However, one or more credit application searches in a short period can reduce your credit score, at least for a few months. To avoid your credit score being affected, it's always best to shop around for a credit card or loan using ‘soft searches’ or ‘quotation searches’ before making any credit applications.
There are some things that you can do to help increase your chances of being approved for a credit card even if you have bad credit:
The bank where you have your bank account may be more likely to accept you for your first credit card because it can see money going into your bank account and what you spend your money on each month
Get a pay rise. Some credits cards have a minimum income requirement. The more you earn, the higher your credit score is likely to be
Apply for the right credit card with the right company. If you have a bad credit score, your choice of credit card that you are likely to be accepted for is much more limited
Register to vote. Lenders use the electoral roll to confirm that you are who you say you are and also to verify your current and previous addresses. As a result, being registered to vote will increase your credit score
Improve your credit score by asking your bank if you can have an overdraft on your bank account. However, make sure you only use your overdraft in emergencies as overdrafts are an expensive way to borrow money. Also, be very careful never to exceed your overdraft limit as this will lower your credit score
Don't miss monthly repayments. Setting up a direct debit to pay at least the minimum credit card repayment each month will mean that you don't ever forget to make a payment. Having a direct debit in place will also mean that your credit score is not reduced as the result of a missed or late payment
Don't go over your credit limit. If you borrow more on your credit card than your credit limit, your credit score will go down. Your credit score will also suffer if the balance on your credit card is too close to your credit limit. So, keep an eye on your balance and try not to let the amount you owe on your card get too near to your credit limit
Pay your mobile phone contract on time as this will be recorded on your credit file, will score you points and improve your credit score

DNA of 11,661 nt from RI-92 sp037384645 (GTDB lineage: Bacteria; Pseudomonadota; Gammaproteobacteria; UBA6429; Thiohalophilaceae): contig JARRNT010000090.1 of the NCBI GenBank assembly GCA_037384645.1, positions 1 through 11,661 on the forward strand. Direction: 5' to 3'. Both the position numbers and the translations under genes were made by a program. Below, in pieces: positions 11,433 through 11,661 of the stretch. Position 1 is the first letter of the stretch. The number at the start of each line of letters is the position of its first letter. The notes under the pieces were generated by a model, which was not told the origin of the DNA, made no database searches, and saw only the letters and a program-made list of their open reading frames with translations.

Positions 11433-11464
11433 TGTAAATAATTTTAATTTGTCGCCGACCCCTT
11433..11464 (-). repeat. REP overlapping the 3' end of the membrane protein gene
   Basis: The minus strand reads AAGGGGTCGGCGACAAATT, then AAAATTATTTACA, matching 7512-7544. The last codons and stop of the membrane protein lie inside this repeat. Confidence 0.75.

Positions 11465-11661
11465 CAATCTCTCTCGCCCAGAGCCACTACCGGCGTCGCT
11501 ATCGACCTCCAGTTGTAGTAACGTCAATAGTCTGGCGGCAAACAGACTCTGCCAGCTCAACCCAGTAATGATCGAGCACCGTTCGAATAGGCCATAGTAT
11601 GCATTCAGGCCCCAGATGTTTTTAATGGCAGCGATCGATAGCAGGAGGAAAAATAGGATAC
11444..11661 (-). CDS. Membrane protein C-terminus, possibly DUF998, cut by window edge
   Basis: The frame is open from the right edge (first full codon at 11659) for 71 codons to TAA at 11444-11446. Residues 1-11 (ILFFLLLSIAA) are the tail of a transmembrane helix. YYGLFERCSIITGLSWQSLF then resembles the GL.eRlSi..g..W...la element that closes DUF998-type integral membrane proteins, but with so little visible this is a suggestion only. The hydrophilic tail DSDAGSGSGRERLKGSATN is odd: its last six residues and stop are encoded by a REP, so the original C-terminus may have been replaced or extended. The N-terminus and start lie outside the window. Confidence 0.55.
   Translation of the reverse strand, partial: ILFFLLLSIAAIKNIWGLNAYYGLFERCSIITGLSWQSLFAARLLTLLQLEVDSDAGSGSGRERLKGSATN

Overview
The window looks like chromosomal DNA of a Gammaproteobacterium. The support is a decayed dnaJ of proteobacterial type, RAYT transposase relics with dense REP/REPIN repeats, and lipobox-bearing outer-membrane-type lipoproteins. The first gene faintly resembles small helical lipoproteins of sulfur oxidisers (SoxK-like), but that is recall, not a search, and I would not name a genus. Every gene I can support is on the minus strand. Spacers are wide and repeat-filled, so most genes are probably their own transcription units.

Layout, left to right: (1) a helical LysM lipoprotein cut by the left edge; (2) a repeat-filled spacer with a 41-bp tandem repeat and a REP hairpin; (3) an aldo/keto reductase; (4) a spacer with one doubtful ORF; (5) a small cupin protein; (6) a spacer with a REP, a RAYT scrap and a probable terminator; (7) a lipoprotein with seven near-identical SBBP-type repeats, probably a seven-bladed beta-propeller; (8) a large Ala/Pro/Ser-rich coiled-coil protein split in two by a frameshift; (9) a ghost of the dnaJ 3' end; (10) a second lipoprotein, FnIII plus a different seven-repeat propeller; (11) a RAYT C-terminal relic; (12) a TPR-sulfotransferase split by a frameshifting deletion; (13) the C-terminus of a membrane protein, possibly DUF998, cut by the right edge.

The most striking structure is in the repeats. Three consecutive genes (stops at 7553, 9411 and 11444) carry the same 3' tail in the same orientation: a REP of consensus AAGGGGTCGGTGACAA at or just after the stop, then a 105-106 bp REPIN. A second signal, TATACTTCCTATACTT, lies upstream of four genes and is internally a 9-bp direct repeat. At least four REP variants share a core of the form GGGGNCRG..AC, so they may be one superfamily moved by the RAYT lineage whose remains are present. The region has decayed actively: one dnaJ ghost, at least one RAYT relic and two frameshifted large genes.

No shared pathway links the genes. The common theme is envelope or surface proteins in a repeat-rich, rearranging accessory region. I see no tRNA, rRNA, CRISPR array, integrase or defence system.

Do shop around to get the right credit card for you.
Do check if the credit card you are interested in has an annual fee. Annual fees can be quite expensive and are charged each year just for having the card. Many credit cards do not charge annual fees.
Don't apply for a credit card before checking you are eligible for the card.
Don't assume you will get the advertised deal.
Don't pay back just the minimum payment each month as this can be expensive and could take you many years to repay the money you have borrowed.
Don't withdraw cash from a cash machine with any credit card. Not only will you be charged a fee for each cash withdrawal, but interest is also charged from the moment you get the money until you pay the bill in full. With purchases on a credit card, you won't pay any interest if you pay the total balance on your credit card bill.
There is no guarantee that you will be accepted for a credit card. The worst thing you can do is get upset and try applying for another credit card with a different credit card company straight away.
Instead, try and find out why your application was turned down. Write or speak to the company and ask it to reconsider the decision and ask if there was a specific reason for the refusal. Credit card companies are obliged to tell you if there was a particular reason for turning you down. For example, telling you which credit reference agency it used if this caused the rejection. You can then check what is on your credit file and correct it if necessary.
However, if the decision was because of a low credit score and the credit card company turns down your appeal, all you can do is wait and apply again in a few months for the same card or a different card.
You can get an idea of your credit score using one of the free services offered by Clearscore or Credit Karma, for example. Checking your credit score is a great way to monitor how your credit score changes over time and hopefully improves, and you can also search for credit cards or loans without it affecting your credit score.